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The Broad-toothed rat Mastacomys fuscus looks superficially like a vole, and (like a vole) has broad molars and a narrow palate. The stick-nest rats or tillikins (Leporillus) are altogether cuter and cuddlier, and look something like long-tailed, round-eared bunny rabbits (one is shown in the composite image at the top: it’s the animal in the top right corner). More on stick-nest rats later. Perhaps most atypical are the hopping mice or jerboa mice (Notomys). As the name suggests, these strongly resemble the Asian jerboas and are bipedal, long-footed, long-tailed, big-eared saltatorial murids with short forelimbs and large incisors. They all seem to possess a large sebaceous gland on the chest and are well known for the ability of some species to go entirely without drinking and to produce a hyper-concentrated urine. They dig burrows and some species form colonies [adjacent image shows Spinifex hopping mouse N. alexis, the best known species].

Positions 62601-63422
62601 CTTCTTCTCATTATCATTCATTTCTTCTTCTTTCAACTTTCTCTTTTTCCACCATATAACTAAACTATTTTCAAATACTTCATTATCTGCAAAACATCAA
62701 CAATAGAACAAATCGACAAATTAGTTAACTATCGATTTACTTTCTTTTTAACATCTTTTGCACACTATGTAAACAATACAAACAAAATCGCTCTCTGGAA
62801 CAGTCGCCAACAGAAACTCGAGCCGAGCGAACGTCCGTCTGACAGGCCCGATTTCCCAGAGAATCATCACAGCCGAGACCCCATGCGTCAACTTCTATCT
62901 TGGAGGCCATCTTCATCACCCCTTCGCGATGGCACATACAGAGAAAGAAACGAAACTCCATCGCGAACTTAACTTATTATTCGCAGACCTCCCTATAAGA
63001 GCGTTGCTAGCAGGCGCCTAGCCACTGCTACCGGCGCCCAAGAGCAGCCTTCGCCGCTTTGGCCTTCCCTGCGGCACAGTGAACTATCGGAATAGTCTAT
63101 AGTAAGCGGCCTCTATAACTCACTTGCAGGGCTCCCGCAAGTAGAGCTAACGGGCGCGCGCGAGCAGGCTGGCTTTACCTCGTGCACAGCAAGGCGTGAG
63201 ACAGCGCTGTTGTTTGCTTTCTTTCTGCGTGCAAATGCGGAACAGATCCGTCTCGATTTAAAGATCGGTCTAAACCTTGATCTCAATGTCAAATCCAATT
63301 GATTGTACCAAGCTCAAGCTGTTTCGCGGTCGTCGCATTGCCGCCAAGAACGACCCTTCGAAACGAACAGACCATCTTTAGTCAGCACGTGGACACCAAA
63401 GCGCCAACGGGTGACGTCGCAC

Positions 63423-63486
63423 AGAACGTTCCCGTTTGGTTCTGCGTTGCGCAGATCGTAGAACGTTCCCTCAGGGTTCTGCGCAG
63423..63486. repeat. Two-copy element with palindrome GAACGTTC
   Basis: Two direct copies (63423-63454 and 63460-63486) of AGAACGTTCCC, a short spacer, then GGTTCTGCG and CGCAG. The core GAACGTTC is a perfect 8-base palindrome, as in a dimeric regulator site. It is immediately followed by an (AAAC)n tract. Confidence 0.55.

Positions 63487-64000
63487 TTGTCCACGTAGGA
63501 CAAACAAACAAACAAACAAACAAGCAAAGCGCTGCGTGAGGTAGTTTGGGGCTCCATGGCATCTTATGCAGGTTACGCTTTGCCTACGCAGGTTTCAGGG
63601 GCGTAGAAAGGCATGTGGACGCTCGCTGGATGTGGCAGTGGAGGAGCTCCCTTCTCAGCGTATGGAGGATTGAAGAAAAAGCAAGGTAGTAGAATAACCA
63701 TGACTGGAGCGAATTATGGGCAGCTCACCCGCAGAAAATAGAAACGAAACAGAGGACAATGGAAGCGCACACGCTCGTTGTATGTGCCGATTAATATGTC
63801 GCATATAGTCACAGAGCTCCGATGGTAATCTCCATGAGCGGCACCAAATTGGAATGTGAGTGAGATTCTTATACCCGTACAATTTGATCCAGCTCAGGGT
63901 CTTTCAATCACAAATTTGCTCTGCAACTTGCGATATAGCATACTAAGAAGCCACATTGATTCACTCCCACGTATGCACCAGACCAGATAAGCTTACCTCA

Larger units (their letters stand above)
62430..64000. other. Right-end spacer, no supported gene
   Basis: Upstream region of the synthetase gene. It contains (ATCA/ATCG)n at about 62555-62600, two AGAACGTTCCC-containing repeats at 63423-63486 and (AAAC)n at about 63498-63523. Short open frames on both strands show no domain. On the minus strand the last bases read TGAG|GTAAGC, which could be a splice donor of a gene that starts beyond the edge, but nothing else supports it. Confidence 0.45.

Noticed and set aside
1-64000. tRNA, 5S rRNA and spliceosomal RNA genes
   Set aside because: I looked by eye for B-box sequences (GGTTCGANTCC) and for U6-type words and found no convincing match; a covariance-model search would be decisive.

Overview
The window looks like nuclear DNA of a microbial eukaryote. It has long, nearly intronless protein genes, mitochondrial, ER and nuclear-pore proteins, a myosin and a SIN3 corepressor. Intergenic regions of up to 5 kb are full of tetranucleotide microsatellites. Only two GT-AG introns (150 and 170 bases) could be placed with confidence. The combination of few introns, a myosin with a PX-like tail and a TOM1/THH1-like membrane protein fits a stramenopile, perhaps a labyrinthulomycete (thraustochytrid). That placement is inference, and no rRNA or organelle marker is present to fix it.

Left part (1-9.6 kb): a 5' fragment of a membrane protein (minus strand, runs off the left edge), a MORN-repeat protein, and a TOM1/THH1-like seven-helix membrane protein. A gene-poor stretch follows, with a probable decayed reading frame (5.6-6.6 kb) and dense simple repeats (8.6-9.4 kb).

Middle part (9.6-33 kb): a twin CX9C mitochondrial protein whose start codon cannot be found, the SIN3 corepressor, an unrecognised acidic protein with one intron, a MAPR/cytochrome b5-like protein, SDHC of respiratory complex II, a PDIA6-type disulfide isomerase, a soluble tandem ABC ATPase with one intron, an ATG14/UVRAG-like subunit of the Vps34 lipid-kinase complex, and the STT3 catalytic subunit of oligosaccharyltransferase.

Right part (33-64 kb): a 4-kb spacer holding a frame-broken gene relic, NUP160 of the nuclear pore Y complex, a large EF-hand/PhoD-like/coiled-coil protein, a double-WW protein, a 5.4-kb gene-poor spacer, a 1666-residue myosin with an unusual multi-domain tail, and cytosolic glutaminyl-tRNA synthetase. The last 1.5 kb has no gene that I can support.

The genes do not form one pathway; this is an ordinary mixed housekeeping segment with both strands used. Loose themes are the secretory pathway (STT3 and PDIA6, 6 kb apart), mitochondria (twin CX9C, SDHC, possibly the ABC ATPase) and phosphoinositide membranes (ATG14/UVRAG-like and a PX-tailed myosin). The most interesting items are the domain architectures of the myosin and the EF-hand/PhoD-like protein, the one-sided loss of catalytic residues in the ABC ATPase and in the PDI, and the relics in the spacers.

It’s not just the appearance of some of the Australian murids that is odd: some of them also indulge in some very, very odd behaviour, and it’s this we’ll be looking at next. I’ll post part II soon.

I went go-carting yesterday. Never, never again.

Refs – -

Archer, M., Arena, R., Bassarova, M., Black, K., Brammall, J., Cooke, B., Creaser, P., Crosby, K., Gillespie, A., Godthelp, H., Gott, M., Hand, S. J., Kear, B., Krikmann, A., Mackness, B., Muirhead, J., Musser, A., Myers, T., Pledge, N., Wang, Y. & Wroe, S. 1999. The evolutionary history and diversity of Australian mammals. Australian Mammalogy 21, 1-45.

- ., Hand, S. J. & Godthelp, H. 1991. Riversleigh: the Story of Animals in Ancient Rainforests of Inland Australia. Reed Books Australia, Kew, Victoria.

Godthelp, H., 1997. Zyzomys rackhami (Rodentia: Muridae) a new species of rockrat from the Pliocene Rackhams Roost Site, Riversleigh, northwestern Queensland. Memoirs of the Queensland Museum 41, 329-333.

Rich, T. H. 1991. Monotremes, placentals, and marsupials: their record in Australia and its biases. In Vickers-Rich, P., Monaghan, J. M., Baird, R. F. & Rich, T. H. (eds) Vertebrate Palaeontology of Australia. Pioneer Design Studio (Lilydale, Victoria), pp. 893-1070.